Shelby Scibetta standing outside a government building.

Law student receives prestigious fellowship to help her launch public service career

It was during her 1L summer, while working with the Erie County Bar Association’s Volunteer Lawyers Project in Buffalo, that Shelby Scibetta ’20 discovered how lawyers could make a real difference in the lives of immigrants and refugees.

Now, as she completes her legal education, she is ready to use her legal skills to continue to make an impact. With the support of a prestigious national fellowship, she’ll return to VLP to advocate for the same group of clients.

Scibetta is the School of Law’s latest student to receive a Justice Fellowship from the Immigrant Justice Corps (IJC), providing full salary and benefits for two years. Each year, the fellowship is awarded to 25 recent law graduates and law clerks from around the country – “individuals,” the organization says, “with tremendous talent, promise, and a demonstrated commitment to providing legal services for low-income people and for immigrants.”

Emma Buckthal ’10, Shelby Scibeita ’20 and Kerry Battenfield ’17 at the Volunteer Lawyers Project’s 2018 Champions for Justice Bash.

Emma Buckthal ’10, Shelby Scibetta ’20 and Kerry Battenfeld ’17 at the Volunteer Lawyers Project’s 2018 Champions for Justice Bash.

Fellows can request a match with a particular program, and Scibetta says the Volunteer Lawyers Project was her first choice. “VLP has been such a wonderful experience for me,” she says, “and I’m so happy that I’m going to be able to help immigrants, which is exactly what I came here to do.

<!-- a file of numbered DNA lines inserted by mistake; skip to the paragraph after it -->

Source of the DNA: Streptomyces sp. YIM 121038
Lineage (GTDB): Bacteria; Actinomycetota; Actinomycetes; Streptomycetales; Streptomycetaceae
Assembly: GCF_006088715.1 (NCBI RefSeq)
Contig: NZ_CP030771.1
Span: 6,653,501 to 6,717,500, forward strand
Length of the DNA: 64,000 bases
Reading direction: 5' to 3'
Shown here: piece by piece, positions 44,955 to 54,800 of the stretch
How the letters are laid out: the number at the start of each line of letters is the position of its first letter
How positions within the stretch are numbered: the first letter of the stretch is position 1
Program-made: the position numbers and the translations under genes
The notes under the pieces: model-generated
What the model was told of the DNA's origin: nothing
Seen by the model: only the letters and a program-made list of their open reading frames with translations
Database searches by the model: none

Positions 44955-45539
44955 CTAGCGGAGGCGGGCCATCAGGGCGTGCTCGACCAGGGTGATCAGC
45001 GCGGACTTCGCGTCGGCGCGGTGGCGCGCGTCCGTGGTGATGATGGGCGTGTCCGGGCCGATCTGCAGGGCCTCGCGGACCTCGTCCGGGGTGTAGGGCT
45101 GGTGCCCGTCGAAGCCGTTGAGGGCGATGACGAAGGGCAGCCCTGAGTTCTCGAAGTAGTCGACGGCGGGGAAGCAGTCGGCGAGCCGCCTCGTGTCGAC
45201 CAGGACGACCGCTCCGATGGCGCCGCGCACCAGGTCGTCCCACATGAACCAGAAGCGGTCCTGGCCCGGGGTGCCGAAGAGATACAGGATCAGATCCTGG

“These clients clearly don’t have a lot of money, and most of the time they come from traumatic experiences. They’re the most vulnerable yet resilient community. It’s just such a joy to help them in any way I can, especially when they’re not guaranteed an attorney in immigration court and would otherwise lack access to legal services.”

Scibetta, who grew up in Western New York, studied international relations at SUNY Geneseo, then spent 6 months as an intern with the International Institute of Buffalo, teaching English and working with refugees on their resettlement issues. “I really loved working with them,” she says, “and I started to think about applying to law school. I really thought that I would graduate and leave Buffalo, but during that internship I realized how much need there is. Buffalo thrives on immigrants, and that’s what got me to stay.”

This past summer she was in Washington, D.C., working with asylum seekers through the Refugee Representation Department of the nongovernmental organization Human Rights First. In addition, she has continued with Volunteer Lawyers Project as a volunteer.

In her new role under the fellowship, she’ll mostly represent immigrants who have not been detained but who face removal from the United States; work on appeals; and do some asylum work as well. One of her co-workers there will be Kerry Battenfeld ’17, whose own Justice Fellowship has been extended to a third year.

“To have two of our students win the fellowship this close together is quite remarkable,” says Lisa Patterson, vice dean for career services. “It’s a tribute to our excellent students that they’re able to win this prestigious award. And with Buffalo’s status as a border city with a vibrant immigrant population, it is fitting that we would have an active presence in this program.”

The fellowship also includes a mentoring component through the national organization; Scibetta praises the guidance she’s received from VLP supervising immigration attorney Emma Buckthal ’10.

For Scibetta, the fellowship represents an opportunity she’s been aiming for throughout law school. “I wanted to go into an area of law where I had purpose and where I was helping someone else’s life every day,” she says. “I really feel like I am.”